The Federal Court of Australia has found that the marks BOHEMIA and BOHEMIA CRYSTAL are liable to be removed from the Register of Trade Marks.
Those marks were registered in respect of glassware and crystal, and were found to be incapable of distinguishing these goods from the goods of other people. We focus in this report on that aspect of the decision.
It was not in dispute that glass and crystal products have for hundreds of years been manufactured in a region that up until at least the commencement of World War I in 1914 was known as Bohemia. In 1918 the independent republic of Czechoslovakia was created, incorporating regions that were formerly part of Austria and Hungary and including the area formerly known as Bohemia. Czechoslovakia was subsequently divided into the separate nations of the Czech Republic (now called Czechia) and Slovakia.
Glass and crystal products continue to be made in the Czech Republic, including in parts of that country known as Bohemia.
Bohemia Crystal Pty Ltd (BCP) was originally a wholly owned subsidiary of the government entity responsible for the export of all glass and crystal products made in Czechoslovakia (and later the Czech Republic). In that context, it was licensed to use certain trade marks that incorporated the words BOHEMIA or BOHEMIA CRYSTAL.
Since its incorporation, BCP has distributed and sold glassware sourced from within Czechoslovakia and (since 1 January 1993) the Czech Republic via third party retailers, its websites and from its own stores.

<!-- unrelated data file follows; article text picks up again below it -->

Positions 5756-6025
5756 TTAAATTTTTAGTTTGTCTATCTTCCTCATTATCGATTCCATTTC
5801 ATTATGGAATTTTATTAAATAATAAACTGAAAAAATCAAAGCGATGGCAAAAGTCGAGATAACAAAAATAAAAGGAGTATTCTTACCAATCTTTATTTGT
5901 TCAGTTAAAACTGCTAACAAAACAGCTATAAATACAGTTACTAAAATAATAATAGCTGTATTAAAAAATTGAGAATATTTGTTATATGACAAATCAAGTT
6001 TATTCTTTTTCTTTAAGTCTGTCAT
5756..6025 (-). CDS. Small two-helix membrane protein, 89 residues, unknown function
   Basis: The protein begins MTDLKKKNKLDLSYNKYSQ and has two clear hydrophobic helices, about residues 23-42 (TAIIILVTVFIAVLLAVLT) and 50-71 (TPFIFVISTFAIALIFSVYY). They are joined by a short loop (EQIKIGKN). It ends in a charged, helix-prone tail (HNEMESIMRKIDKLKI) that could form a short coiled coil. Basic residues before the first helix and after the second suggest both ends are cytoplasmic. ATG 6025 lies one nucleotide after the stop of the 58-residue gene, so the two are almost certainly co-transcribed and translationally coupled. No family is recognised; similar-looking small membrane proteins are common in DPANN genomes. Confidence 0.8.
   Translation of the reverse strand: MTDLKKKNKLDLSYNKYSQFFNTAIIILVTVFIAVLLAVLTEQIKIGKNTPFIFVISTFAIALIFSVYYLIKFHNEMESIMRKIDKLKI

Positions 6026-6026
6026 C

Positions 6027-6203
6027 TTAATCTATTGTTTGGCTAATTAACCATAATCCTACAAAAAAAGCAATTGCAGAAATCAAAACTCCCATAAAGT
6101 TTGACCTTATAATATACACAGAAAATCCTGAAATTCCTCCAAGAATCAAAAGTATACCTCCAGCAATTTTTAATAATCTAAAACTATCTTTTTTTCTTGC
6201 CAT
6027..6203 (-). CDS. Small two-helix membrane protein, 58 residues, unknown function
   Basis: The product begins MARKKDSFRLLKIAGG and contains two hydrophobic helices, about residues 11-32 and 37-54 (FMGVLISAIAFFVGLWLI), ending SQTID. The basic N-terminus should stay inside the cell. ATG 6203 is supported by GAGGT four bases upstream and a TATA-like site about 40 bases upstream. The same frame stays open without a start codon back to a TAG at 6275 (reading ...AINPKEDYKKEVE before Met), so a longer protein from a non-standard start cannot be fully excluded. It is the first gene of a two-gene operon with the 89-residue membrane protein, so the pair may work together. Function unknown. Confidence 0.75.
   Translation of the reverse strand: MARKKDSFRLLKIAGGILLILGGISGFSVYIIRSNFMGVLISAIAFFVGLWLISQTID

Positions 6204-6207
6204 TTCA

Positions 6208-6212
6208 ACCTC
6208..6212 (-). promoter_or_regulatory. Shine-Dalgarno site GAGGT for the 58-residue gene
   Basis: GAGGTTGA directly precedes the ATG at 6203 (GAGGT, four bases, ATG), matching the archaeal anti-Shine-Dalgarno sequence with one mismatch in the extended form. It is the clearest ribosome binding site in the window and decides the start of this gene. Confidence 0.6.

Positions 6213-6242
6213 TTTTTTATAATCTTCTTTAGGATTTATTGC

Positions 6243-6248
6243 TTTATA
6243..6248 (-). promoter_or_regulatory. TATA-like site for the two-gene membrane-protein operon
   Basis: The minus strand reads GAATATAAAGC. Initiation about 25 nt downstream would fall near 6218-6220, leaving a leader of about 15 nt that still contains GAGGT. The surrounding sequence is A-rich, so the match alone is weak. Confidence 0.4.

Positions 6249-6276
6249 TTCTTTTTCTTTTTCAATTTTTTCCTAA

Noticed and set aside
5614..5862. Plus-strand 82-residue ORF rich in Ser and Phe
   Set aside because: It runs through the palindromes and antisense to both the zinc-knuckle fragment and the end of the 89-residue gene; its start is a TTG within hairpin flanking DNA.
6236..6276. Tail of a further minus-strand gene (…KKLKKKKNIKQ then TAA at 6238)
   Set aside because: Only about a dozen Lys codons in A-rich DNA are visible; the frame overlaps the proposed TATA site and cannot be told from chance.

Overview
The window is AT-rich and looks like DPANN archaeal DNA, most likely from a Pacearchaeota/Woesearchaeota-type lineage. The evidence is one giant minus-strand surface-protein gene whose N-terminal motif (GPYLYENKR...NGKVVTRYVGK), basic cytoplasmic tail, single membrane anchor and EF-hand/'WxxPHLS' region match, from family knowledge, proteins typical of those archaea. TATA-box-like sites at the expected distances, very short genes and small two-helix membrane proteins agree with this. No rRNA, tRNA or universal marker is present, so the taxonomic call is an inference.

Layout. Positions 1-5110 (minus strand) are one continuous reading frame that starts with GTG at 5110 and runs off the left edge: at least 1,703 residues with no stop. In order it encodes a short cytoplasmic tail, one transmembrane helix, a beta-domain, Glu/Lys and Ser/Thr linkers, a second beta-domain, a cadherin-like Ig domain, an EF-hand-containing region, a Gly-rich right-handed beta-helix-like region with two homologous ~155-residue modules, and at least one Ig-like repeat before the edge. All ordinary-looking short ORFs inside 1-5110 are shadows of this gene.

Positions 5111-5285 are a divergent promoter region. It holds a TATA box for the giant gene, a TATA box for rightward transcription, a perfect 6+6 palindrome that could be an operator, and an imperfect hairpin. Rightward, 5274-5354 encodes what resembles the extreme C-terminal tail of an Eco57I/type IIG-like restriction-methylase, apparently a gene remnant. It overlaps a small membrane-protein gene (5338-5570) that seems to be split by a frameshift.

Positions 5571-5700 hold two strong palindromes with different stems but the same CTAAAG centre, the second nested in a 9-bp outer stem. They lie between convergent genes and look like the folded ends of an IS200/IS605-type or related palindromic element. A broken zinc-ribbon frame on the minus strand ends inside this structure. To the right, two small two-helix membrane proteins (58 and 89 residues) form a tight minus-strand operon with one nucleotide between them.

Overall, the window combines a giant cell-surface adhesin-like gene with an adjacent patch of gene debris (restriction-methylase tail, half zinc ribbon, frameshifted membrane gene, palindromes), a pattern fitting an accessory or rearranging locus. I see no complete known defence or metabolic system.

BCP obtained trade mark registrations for ‘BOHEMIA CRYSTAL’ on 5 October 2001 and ‘BOHEMIA’ on 2 May 2003.
The first respondent, Host Corporation Pty Ltd (Host) is an importer and supplier of catering goods and equipment that supplies a range of goods including crockery, cutlery, glassware, kitchenware and appliances to the catering trade.
BCP sued Host for infringement of those trade marks by selling goods in Australia in packaging or via media that bore the word BOHEMIA or various iterations of phrases containing that word.
Findings on cancellation case
To be registrable, a trade mark must be capable of distinguishing the applicant’s goods from those of other traders. If a mark is not inherently adapted to distinguish those goods, or is only to some extent so adapted, then it may still achieve registration if, by the applicant’s use of the mark, it has become distinctive (s41 of the Trade Marks Act 1995 – note that this decision was based on the wording of s41 before it was changed on 15 April 2013).
In examining whether the marks were inherently adapted to distinguish the applicant’s goods, the Court emphasised that it is not just the meaning of words in the minds of consumers that is relevant, but also what the words would mean to anyone ordinarily purchasing, consuming or trading in those goods. Indeed, the historical focus of the test for inherent distinctiveness is whether other traders are likely, in the ordinary course of their business and without any improper motive, to desire to use the same mark or some mark nearly resembling it in connection with their goods. The Court said:
Naturally, the desire of traders to use a word may depend on the perception of consumers’ understanding of it. This leads to the result that consideration is to be given to both.
Host filed evidence from several Australian and Czech traders in glassware and crystal to the effect that Bohemia and Bohemia Crystal were words that they ordinarily used and desired to use to describe their goods. In fact some of the Czech traders had been prevented from using and/or registering their own logos in Australia by BCP’s conduct (which the Court stated was “antithetical to the policy and purposes of the TM Act.”)